Review #4 – The Hurt Locker
It was this time of year 8 years ago that i saw one of the best films ever made in my history of film class at Fitchburg state (shameless plug for my Alma Mater: Check). Before we watched Ladri di Biciclette, Dr. Bohrer explained why this film is so great, appearing on many top 10 lists of all time. “It isn’t because of the talent of the actors (who, in “Ladri di Biciclette” were not actors at all) but because of the way it is shot. You can feel the sorrow and despair in the characters, smell the stench coming up from the street, feel the heat – those things combine to create a story you can feel, not just watch”
As I watch a story about the last 38 days of a 3 man bomb diffusion team in Iraq, those words from Dr Bohrer ring as true today as they did in the spring of 2002. It is 64 degrees in my apartment, 21 degrees outside, yet I don’t even notice the cold as I watch the Hurt Locker. I am enraptured by the do or die moment my moment hanging, the adrenaline, the pure heat of desert warfare, the smells of the dead – all permeate into one solid fact – I know this is the best overall film I have seen all year.
The story is of team leader Sergeant William James (Played by Jeremy Renner) joining a new team in Bravo Company during their last 38 days of deployment. Setting an example of recklessness, it because quickly obvious to his team that Sgt James likes the high of danger that comes with dismantling IED’s in a war torn country. Directed by Kathryn Bigelow, the film brings home the feeling of war not captured in many recent films based in Iraq (Jarhead and Syrianna come to mind). Instead of putting the violence in your face, She instead keeps it minimal and at arms length, showing the uncomfortable nature of not knowing when your time is coming, and then – boom – the violence is gone in a flash leaving only silence in its wake. Being only the 4th female director (and only the second American – hard to believe but true) in history to be nominated for Best Director (the other 3: Lina Wertmüller for Seven beauties, Jane Campion for The Piano, and Sofia Coppola for Lost In Translation) and the fine quality of this film, I believe this to be her year to win.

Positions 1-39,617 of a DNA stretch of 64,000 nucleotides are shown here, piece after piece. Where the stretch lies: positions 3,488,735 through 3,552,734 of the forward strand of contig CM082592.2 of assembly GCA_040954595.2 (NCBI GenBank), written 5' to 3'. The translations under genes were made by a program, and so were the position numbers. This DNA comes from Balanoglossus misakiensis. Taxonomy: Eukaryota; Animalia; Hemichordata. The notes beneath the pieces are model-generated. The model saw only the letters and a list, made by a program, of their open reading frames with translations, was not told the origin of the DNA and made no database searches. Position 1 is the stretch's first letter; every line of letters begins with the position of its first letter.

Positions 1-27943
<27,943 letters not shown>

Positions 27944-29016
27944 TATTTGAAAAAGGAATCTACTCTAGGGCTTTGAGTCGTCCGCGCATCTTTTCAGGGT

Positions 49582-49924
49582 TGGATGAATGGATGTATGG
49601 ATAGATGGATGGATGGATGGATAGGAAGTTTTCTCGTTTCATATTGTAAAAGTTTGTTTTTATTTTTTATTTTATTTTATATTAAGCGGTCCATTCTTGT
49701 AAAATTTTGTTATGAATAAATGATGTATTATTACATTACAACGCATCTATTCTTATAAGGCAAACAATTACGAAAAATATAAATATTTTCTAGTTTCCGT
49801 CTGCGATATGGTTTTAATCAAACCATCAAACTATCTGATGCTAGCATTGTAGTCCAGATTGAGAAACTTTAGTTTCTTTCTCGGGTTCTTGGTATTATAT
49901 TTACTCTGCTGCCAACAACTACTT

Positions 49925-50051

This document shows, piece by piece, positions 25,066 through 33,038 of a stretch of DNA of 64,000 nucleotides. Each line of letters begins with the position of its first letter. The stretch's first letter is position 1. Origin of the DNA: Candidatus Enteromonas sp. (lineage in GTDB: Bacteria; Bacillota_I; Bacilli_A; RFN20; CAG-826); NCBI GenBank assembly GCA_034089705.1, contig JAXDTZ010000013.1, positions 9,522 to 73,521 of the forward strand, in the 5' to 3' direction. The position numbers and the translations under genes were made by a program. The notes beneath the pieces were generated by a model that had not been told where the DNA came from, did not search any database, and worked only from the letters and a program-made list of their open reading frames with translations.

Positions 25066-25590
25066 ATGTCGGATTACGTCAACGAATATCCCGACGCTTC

Jeremy Renner is a fine actor (please reference “Dahmer” as an example) and relatively young by the Academy’s standards for Best Male Actor. Though solid in this role, nothing about it truly wows me. As I watched this the first time, I felt like this was a prequel to his character played in the movie “SWAT”; both are cocky, both have sharp military skills, both are loners, and both need to go away from their partners to prove themselves. That all being said, why does he deserve an Oscar for this role, and not one for “SWAT”?
The answer is: he doesn’t.
While I think Kathryn Bigelow should win either Best Picture or Best Director (putting her in uncharted territory history wise) I doubt she will take both in a year where she will be matched up against her ex husband’s epic AVATAR. Alas, but not unfortunate – for even though the pendulum may not swing this way for her on both, she will win one, and I imagine we will see the boy’s club open the door to a female member on March 7th.